Fall Prevention Kit Reduces Patient Falls
Patient falls, a source of serious injuries and spiraling hospital costs, are about to knock the wind out of healthcare budgets. A 2008 Medicare rule about to come online will eliminates payment for the cost of treating preventable in-hospital falls. That's a blow to any hospital, but smaller facilities could be floored by having those payments withheld.
While many efforts have been made to reduce in-patient falls, it's been a tough nut to crack. "The problem is that most hospital patients are moderate fall risks. We can't find a magic prediction rule that appears to discriminate between people falling and people who fall and injure themselves," says Ronald I. Shorr, MD, director of the Geriatric Research Education and Clinical Center at the Malcom Randall VA Medical Center and professor at the University of Florida Department of Aging and Geriatric Research, both in Gainesville, FL. Shorr was interviewed in the October issue of HealthLeaders magazine.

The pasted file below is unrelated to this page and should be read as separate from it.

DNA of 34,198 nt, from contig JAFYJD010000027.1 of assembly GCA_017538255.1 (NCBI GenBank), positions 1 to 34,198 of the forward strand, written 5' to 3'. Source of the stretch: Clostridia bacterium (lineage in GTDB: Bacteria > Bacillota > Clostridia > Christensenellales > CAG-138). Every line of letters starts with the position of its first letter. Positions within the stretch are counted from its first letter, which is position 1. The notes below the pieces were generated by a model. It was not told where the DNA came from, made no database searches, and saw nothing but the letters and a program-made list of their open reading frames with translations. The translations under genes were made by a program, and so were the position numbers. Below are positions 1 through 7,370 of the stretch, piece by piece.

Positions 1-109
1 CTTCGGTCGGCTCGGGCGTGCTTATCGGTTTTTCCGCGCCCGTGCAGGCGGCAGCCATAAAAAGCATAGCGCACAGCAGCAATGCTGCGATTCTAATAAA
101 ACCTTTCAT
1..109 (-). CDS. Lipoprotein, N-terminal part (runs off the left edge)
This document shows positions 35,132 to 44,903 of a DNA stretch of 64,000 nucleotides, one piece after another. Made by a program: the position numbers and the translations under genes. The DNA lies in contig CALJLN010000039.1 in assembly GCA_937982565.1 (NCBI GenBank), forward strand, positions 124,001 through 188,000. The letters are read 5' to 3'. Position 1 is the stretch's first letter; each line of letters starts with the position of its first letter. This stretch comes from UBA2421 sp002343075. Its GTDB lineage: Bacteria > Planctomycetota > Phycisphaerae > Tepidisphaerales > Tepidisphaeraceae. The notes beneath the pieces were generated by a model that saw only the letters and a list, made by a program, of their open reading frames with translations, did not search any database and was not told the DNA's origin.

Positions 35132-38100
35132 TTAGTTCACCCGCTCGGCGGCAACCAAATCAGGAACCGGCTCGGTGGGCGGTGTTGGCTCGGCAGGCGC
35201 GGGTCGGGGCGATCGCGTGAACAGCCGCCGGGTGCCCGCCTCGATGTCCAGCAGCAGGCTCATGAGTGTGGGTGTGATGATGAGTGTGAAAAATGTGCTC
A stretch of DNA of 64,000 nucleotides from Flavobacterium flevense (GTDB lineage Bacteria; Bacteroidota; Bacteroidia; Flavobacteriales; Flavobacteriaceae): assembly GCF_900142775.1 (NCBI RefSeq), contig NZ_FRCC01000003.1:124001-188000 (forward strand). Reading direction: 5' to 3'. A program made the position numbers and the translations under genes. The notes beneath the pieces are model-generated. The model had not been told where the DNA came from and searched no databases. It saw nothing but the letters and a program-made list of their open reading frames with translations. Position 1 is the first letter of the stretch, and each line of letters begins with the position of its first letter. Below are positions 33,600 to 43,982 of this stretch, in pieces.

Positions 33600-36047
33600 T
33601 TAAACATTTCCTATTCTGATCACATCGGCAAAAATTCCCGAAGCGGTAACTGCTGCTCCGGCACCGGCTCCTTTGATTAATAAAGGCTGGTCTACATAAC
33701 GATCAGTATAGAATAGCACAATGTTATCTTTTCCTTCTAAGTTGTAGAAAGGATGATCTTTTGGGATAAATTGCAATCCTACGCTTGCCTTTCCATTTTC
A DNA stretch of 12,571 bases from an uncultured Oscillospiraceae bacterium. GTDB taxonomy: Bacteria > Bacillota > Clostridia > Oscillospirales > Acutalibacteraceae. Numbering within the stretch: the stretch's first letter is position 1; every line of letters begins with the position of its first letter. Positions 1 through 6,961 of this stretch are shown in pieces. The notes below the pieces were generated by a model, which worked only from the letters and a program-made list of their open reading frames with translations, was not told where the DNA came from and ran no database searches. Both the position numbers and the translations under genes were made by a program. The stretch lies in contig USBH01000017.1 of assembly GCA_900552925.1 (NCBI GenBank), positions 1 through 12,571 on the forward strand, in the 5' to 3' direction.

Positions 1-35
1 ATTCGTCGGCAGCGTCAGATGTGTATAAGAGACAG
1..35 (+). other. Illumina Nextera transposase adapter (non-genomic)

To be sure, there is no magic involved, but the results of a randomized trial suggest that the use of a fall prevention tool kit (FPTK) can significantly reduce the rate of what researchers rather stiffly called "unplanned descent to the floor during the course of a hospital stay." The study, Fall Prevention in Acute Care Hospitals, is published in Wednesday's JAMA.
In what may be the first instance of health information technology being used for fall prevention purposes, the FPTK included:
- A decision-support software application for use at the bedside
- An over-bed poster
- A patient/family education handout
- A plan of care
- $6.4B Henry Ford, Beaumont Merger Failed on Cultural Hurdles
- Fortunately, Angelina Jolie Isn't On Medicare
- House Lawmakers Grill CMS Over Health Exchange Navigators
- Don't Let Nurses Sink Your Bottom Line
- How Chargemaster Data May Affect Hospital Revenue
- Uncompensated Care Faces a Double Hit in Some States
- Hospital Pricing Transparency a Marketing Game Changer
- Primary Care Docs Average More Hospital Revenue Than Specialists
- Hospitals Profit On Bloodstream Infections
- ED Physicians Key to Half of Hospital Admissions